I agree that homeschooling can be done on weekends. That's two days out of the way and leaves only 3 during the week. We don't even always do the whole 5 days each week anyway. As long as we get 180 days in for the year then it doesn't matter to me. We would be finished in early Feb if I did 5 days a week every single week from August to February. I like to make it spread out for at least 9-10 months for the school year, which means we have a few extra months to get even more learning in. No rush.

I don't really know any homeschooling moms that work and I'm part of a few groups. If they do work they either don't discuss it or they do online or work from home jobs maybe part-time. I work from home and always feel like I'm the only one who works.

Have you considered finding another homeschooling family to watch your child while you work? In our state, I believe up to 2 families can combine and do homeschooling together. Plus, you'd be helping that other family since you could pay them and the mom would be earning a little extra for her family.
post #10 of 12
Quote:
Originally Posted by Alyantavid View Post
Wow, thanks!

So besides the nanny option, do you work opposite shifts from your dh's or how exactly do you handle that?
When my boys were younger, their dad and I worked opposite shifts. He basically was getting home right as I was walking out the door.

Presently, DH and I sometimes work opposite shifts and sometimes we don't. We're both restaurant people, so that's just the nature of the business. But the boys are now capable of staying by themselves if we're both at work, and have been for a few years now.
post #11 of 12
It’s true that, even with a pretty rigorous/traditional approach, the homeschool “day” is usually much, much, much shorter than the public school “day.” So it could, in theory, be accomplished in the hours you aren’t working, or on weekends. Especially since so much “learning” often occurs without any obvious “teaching” at all.

However. I do think that it probably takes a particular type of person to make this schedule work. Even if you’re going for a very flexible, unschooling type of model, you still need time to devote exclusively to your child, to help them with new skills they want to acquire, research, explanation, just listening/bouncing back ideas.

I don’t know what your job is, but I’m not sure I would be able to do that with the kind of active engagement, interest, and patience that it would require after working a full 8 hour day.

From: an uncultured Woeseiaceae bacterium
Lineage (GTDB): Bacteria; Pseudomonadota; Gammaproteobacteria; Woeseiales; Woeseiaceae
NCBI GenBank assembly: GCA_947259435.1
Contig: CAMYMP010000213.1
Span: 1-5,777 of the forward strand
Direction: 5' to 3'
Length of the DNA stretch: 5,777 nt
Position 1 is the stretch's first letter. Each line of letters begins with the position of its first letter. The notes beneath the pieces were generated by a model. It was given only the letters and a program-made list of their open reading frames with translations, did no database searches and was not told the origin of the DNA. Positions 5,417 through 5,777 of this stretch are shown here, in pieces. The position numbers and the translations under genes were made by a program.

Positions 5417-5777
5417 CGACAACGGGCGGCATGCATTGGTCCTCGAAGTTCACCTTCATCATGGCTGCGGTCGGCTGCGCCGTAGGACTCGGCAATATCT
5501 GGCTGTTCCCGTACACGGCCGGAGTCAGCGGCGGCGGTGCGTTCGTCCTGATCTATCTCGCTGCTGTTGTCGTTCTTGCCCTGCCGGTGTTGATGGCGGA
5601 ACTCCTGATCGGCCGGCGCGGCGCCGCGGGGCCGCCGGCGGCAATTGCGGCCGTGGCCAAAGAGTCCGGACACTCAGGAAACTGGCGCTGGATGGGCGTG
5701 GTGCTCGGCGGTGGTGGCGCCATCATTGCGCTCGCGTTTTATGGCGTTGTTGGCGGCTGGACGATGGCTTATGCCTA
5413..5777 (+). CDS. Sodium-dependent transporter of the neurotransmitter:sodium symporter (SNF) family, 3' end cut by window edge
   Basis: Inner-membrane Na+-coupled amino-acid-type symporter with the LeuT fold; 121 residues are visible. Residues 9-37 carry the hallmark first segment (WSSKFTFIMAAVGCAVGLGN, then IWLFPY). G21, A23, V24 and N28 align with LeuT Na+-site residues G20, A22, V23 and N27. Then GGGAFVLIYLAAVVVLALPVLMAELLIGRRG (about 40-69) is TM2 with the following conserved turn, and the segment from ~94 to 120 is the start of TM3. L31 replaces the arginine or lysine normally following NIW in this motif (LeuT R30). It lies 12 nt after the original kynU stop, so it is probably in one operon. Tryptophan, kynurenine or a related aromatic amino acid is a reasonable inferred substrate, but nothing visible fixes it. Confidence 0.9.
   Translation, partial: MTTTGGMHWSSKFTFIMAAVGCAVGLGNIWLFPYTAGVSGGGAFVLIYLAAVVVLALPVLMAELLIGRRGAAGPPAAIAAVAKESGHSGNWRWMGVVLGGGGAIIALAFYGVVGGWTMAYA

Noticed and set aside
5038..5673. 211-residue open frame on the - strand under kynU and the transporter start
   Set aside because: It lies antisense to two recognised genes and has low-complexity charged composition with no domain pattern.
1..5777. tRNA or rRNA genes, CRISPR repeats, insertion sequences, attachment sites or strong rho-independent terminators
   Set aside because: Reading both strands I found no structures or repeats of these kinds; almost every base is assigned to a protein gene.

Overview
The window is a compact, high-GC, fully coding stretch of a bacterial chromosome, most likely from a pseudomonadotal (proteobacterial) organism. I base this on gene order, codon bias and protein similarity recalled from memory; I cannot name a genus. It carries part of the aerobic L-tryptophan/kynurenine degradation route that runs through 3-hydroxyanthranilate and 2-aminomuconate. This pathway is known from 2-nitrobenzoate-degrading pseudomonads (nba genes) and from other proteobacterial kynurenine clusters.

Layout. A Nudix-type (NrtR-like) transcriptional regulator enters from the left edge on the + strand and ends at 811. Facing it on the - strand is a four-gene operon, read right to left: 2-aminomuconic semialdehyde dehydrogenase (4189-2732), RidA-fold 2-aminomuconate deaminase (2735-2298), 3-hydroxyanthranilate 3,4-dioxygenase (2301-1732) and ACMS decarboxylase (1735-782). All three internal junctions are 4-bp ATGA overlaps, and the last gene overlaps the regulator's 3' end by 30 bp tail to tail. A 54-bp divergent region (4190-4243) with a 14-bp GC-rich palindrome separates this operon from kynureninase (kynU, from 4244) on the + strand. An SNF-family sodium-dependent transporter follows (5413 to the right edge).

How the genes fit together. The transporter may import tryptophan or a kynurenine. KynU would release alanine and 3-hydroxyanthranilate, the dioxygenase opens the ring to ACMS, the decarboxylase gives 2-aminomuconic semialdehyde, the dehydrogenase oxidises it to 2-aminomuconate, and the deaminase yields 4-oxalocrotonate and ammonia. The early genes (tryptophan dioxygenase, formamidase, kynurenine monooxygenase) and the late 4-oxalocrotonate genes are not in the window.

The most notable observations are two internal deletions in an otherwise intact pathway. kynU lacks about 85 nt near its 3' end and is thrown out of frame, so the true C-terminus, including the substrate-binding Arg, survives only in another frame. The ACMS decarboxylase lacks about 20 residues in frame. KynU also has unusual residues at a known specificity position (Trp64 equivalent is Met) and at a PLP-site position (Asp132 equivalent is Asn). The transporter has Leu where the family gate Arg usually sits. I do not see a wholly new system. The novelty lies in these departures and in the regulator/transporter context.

I always hated it when we did homeschooling on the weekends—I feel like a family needs unstructured “free time” together to play and relax. Again, maybe if you used a very relaxed, unschooling method, it would work out.

May depend a lot on the age of the children, too.
post #12 of 12
Quote:
Originally Posted by mrsfrenchy View Post
What do your kids do during the day? Do you work opposite shifts from your DP or do you hire a nanny, etc?
Right now we work opposite schedules (I work nights and he works days), but sometimes we work the same times and my dd's go to my dads house.

I work 8 hours a night and that leaves like 7-8 hours a day to be with my kids and then I usually sleep for 6-8 hours just depending (about the same amount as before I had kids). Because of my late schedule I have my kids on a later schedule--there is no getting up at 7am around here! LOL! We are all night owls.

We have time before I leave for work (I work 11pm to 7am---sleep from about 8am until 2 or 3pm, sometimes take a nap before work) to do just about anything together--4H in the evening, karate and ballet classes, YMCA, community garden, library, etc. On my days off I just come home from work, maybe sleep a couple hours (4?) but generally stay up all day and sleep my nights off.

It works well for us. As I said before I know a lot of working moms who homeschool, it's not that unusual with the people I know, but every family situation is different so only you know what can work for your kids and your family.

In an ideal world I would love to be a SAH hs'ing mom! I was able to stay home for a couple of years when they were babies and that was really nice.